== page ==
American democracy needs reforms that address the underlying us-vs-them conflict in our two-party system.
The binary choice that winner-take-all elections force onto voters is tearing American democracy apart. The solution: break the two-party doom loop with proportional representation.
WASHINGTON, DC – Fix Our House released the following statement in response to yesterday’s criminal referral from the Select Committee on the January 6 Attack:
The January 6 Committee’s hearings and final report played a crucial role in addressing the deadly insurrection that struck at the heart of American democracy. Yet in order to protect our country from the still ever-present threat of political violence, we need to go further and adopt reforms that address the underlying unhealth in our political system.
“The January 6 Committee took an important step forward in the work to protect our democracy, but that work is far from complete,” said Fix Our House spokesperson Dustin Wahl. “The way we currently elect Congress is pulling America apart at the seams. Winner-take-all districts make it impossible for viable third parties to form, fueling the zero-sum, two-party conflict that divides Americans and seems to justify more and more extreme actions in order to beat the ‘other’ side. If we want to prevent January 6-like events in the future, the best step we can take is to move towards proportional representation, breaking us out of this binary conflict and beginning to depolarize our politics.”
In a proportional system – where multiple candidates per district are elected in proportion to their party’s amount of support – parties and candidates would no longer be motivated to focus their entire campaigns on the negatives of the other side. Because the toxic “lesser of two evils” logic would no longer make sense, candidates would be motivated to appeal to every voter and focus on what they support rather than only on what they are against.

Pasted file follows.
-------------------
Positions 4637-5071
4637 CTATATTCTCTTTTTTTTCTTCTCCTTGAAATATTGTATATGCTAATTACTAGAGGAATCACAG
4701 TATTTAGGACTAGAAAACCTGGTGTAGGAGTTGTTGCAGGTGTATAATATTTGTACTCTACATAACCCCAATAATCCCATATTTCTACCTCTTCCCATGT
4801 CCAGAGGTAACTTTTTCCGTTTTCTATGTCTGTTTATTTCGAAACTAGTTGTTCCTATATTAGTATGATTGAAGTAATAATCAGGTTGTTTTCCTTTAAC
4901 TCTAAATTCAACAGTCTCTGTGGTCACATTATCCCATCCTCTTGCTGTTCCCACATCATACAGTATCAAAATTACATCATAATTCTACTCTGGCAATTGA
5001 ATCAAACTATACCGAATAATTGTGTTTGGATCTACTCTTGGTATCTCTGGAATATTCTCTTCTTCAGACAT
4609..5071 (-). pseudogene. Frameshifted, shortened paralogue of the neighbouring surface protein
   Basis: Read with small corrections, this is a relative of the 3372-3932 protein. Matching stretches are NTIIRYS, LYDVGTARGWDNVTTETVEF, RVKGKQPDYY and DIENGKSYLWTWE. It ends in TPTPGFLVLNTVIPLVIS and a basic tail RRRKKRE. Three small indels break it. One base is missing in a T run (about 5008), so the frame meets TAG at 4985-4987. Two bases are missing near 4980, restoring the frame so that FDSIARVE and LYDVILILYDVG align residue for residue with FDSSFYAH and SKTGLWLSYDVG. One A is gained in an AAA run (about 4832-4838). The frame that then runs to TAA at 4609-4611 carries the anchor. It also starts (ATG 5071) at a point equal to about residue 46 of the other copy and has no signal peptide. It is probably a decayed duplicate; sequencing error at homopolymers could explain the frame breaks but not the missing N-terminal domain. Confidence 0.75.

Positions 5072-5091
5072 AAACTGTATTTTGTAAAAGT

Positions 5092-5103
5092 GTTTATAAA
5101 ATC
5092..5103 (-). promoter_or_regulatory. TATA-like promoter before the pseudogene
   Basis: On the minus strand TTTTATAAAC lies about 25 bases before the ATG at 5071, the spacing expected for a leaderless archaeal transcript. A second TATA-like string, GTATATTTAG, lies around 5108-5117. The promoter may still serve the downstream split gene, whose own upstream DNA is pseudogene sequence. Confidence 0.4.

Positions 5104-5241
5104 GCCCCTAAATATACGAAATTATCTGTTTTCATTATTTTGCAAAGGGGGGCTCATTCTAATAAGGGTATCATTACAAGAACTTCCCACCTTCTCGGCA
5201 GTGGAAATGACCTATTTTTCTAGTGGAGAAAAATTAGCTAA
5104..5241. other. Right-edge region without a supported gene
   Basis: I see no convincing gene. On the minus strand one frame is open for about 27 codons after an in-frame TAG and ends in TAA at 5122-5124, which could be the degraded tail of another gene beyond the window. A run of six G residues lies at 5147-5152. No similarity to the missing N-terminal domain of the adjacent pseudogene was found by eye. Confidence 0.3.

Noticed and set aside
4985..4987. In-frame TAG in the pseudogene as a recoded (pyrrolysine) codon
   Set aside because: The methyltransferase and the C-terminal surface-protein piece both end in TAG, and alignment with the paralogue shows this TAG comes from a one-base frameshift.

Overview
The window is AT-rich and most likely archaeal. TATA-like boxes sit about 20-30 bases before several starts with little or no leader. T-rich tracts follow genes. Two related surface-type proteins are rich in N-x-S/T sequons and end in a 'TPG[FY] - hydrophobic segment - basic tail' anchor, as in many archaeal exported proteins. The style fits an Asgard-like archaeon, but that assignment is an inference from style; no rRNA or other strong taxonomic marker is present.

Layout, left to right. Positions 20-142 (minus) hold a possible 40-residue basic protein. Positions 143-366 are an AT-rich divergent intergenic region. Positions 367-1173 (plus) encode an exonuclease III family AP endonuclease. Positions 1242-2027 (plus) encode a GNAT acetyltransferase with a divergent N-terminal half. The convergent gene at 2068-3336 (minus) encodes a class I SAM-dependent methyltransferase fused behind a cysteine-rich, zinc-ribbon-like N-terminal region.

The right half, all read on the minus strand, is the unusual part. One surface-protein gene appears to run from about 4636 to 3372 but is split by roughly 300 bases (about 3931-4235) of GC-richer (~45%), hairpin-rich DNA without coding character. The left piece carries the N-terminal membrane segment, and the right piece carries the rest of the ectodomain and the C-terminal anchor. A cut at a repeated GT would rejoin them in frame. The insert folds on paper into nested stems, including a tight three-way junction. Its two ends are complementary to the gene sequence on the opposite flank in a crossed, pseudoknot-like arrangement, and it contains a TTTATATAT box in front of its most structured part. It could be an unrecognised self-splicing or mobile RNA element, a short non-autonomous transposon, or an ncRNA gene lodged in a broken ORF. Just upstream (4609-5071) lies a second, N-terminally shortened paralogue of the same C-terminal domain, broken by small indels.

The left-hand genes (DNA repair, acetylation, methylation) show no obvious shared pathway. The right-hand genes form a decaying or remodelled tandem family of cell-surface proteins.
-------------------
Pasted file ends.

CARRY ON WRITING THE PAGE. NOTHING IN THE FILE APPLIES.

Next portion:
Proportional representation is a relatively simple solution compared to many other reforms Congress could pursue. Simply repealing a 1967 law mandating single-member districts would allow states to begin adopting healthier proportional systems themselves, breaking the binary conflict in our politics, solving the problem of gerrymandering, and ensuring that everyone – conservatives in liberal areas, liberals in conservative areas, and everyone in between – would have a voice.
The violent insurrection on January 6 was not only a reaction to one man; it was a logical apex of America’s constantly-escalating us-vs-them politics. Of course, those guilty of violence and of fomenting violence should be brought to justice. But as a next step, we need to get serious about reforming the system that incentivizes that kind of conflict in the first place.